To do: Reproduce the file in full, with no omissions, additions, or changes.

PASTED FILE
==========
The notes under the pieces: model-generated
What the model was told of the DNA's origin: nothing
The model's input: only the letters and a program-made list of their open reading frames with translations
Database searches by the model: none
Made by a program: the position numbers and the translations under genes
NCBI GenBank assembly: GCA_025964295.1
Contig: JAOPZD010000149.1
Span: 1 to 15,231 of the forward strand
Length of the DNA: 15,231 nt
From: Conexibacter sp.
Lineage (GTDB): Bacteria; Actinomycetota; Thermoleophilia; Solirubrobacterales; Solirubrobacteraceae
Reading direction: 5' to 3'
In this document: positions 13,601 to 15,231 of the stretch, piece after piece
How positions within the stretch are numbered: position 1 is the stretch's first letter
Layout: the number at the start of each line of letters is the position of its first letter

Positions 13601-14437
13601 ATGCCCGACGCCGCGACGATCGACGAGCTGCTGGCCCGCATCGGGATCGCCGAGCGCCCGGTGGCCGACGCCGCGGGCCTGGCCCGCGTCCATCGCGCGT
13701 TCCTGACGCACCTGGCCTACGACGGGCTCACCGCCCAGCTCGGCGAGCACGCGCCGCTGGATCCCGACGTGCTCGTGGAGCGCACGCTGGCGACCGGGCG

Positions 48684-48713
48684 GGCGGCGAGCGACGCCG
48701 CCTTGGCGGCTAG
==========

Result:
The notes under the pieces: model-generated
What the model was told of the DNA's origin: nothing
The model's input: only the letters and a program-made list of their open reading frames with translations
Database searches by the model: none
Made by a program: the position numbers and the translations under genes
NCBI GenBank assembly: GCA_025964295.1
Contig: JAOPZD010000149.1
Span: 1 to 15,231 of the forward strand
Length of the DNA: 15,231 nt
From: Conexibacter sp.
Lineage (GTDB): Bacteria; Actinomycetota; Thermoleophilia; Solirubrobacterales; Solirubrobacteraceae
Reading direction: 5' to 3'
In this document: positions 13,601 to 15,231 of the stretch, piece after piece
How positions within the stretch are numbered: position 1 is the stretch's first letter
Layout: the number at the start of each line of letters is the position of its first letter

Positions 13601-14437
13601 ATGCCCGACGCCGCGACGATCGACGAGCTGCTGGCCCGCATCGGGATCGCCGAGCGCCCGGTGGCCGACGCCGCGGGCCTGGCCCGCGTCCATCGCGCGT
13701 TCCTGACGCACCTGGCCTACGACGGGCTCACCGCCCAGCTCGGCGAGCACGCGCCGCTGGATCCCGACGTGCTCGTGGAGCGCACGCTGGCGACCGGGCG

Positions 48684-48713
48684 GGCGGCGAGCGACGCCG
48701 CCTTGGCGGCTAG